Washington, Dec 10 (ANI): By the middle of next week, NASA's Mars Odyssey orbiter, which entered orbit around Mars on Oct. 24, 2001, will have worked longer at Mars than any other spacecraft in history.
On Dec. 15, the 3,340th day since that arrival, it will pass the Martian career longevity record set by its predecessor, Mars Global Surveyor, which operated in orbit from Sept. 11, 1997, to Nov. 2, 2006.
Odyssey made its most famous discovery -evidence for copious water ice just below the dry surface of Mars - during its first few months, and it finished its radiation-safety check for future astronauts before the end of its prime mission in 2004. The bonus years of extended missions since then have enabled many accomplishments that would not have been possible otherwise.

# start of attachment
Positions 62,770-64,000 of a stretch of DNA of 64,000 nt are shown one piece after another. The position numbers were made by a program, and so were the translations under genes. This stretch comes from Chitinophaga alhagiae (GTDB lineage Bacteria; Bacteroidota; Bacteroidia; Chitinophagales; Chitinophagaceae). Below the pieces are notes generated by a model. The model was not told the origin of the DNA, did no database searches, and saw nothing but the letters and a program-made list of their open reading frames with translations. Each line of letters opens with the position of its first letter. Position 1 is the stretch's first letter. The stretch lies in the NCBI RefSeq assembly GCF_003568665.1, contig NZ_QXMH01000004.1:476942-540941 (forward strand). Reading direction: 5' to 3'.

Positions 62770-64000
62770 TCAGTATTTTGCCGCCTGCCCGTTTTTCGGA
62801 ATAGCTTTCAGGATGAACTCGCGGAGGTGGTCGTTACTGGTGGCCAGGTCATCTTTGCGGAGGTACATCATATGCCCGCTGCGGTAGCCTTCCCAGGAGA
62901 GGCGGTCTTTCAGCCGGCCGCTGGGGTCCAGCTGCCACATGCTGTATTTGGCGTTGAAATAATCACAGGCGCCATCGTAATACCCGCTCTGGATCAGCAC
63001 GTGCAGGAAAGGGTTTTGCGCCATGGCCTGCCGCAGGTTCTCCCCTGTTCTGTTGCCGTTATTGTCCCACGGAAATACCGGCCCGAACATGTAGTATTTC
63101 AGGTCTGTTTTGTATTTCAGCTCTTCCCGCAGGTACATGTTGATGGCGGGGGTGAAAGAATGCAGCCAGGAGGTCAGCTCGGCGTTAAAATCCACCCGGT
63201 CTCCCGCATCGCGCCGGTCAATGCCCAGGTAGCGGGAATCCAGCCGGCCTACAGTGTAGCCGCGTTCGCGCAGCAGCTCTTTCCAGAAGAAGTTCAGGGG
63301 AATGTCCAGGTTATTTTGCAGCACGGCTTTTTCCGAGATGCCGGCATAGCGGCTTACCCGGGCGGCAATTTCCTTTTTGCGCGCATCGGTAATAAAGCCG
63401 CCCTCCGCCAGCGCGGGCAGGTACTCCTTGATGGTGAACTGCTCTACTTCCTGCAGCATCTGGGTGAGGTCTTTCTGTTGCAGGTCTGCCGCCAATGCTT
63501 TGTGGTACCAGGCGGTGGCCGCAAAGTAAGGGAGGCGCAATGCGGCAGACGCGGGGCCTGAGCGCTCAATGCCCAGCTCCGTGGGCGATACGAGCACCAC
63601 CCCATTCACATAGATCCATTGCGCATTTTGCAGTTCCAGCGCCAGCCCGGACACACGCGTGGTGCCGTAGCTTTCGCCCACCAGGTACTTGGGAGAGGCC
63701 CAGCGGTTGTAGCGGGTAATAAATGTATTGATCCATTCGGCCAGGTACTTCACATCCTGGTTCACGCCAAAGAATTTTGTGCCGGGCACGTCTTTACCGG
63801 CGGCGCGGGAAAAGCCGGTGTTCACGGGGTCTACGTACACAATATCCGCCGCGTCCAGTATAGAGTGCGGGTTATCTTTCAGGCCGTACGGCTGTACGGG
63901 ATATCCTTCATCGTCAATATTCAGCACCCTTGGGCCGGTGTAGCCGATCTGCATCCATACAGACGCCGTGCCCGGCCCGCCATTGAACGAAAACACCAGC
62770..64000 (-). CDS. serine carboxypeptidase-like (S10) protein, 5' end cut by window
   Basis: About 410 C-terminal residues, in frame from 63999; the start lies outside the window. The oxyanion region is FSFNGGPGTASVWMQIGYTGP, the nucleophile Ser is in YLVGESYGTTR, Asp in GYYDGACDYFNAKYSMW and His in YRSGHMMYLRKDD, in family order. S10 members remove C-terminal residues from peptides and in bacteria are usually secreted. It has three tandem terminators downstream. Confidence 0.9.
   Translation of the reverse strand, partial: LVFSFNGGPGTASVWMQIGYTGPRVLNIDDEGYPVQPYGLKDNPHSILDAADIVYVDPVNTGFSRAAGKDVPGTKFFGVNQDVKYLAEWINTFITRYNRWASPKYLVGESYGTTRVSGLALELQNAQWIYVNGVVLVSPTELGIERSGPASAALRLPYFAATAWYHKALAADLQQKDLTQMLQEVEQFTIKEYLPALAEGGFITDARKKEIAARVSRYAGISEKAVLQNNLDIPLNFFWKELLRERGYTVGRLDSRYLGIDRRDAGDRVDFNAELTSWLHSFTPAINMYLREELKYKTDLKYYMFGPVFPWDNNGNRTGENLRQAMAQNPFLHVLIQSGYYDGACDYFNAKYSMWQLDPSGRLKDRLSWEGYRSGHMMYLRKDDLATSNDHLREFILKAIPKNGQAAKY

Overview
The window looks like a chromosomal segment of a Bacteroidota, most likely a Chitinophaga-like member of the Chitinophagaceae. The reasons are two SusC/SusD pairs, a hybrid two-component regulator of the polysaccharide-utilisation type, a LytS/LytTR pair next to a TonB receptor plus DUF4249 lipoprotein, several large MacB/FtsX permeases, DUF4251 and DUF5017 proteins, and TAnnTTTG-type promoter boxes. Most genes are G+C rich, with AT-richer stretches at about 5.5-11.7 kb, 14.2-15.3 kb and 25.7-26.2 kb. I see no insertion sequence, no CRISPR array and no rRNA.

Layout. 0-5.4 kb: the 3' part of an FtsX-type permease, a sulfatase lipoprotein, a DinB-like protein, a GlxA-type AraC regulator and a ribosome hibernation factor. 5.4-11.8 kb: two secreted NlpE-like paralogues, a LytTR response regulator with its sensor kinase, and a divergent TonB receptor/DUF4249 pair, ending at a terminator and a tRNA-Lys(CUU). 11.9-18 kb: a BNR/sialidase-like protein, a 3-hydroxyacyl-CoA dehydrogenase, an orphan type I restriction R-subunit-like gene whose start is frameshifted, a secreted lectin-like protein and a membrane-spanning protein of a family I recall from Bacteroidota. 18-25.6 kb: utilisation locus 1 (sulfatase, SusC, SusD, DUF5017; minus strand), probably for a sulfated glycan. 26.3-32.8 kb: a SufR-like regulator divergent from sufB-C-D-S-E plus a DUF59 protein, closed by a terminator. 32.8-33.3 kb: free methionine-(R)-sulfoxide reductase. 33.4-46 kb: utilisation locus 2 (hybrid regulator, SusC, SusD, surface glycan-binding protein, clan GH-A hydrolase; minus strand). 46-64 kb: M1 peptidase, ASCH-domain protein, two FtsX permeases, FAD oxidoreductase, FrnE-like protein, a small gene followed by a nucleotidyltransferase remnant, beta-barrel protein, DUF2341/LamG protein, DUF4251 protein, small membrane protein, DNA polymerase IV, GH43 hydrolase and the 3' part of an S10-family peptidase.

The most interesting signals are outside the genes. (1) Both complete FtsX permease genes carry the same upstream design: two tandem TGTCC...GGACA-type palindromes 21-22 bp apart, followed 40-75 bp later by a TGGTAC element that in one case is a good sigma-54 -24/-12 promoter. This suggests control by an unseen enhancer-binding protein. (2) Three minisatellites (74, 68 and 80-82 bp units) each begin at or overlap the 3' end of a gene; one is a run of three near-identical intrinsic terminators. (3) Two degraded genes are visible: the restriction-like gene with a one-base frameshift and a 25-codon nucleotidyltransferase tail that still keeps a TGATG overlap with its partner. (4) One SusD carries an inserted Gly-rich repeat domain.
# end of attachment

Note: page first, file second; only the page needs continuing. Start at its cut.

"The extra years have allowed us to build up the highest-resolution maps covering virtually the entire planet," said Odyssey Project Scientist Jeffrey Plaut of NASA's Jet Propulsion Laboratory, Pasadena, Calif.
The maps are assemblages of images from the orbiter's Thermal Emission Imaging System (THEMIS) camera, provided and operated by Arizona State University, Tempe.
The orbiter's longevity has given Odyssey scientists the opportunity to monitor seasonal changes on Mars year-to-year, such as the cycle of carbon-dioxide freezing out of the atmosphere in polar regions during each hemisphere's winter.
"It is remarkable how consistent the patterns have been from year to year, and that's a comparison that wouldn't have been possible without our mission extensions," Plaut said.
To mark the approach to the Mars longevity record, the camera team and NASA prepared a slide show of remarkable images and has posted at http://www.nasa.gov/mission_pages/odyssey/images/all-stars.html. (ANI)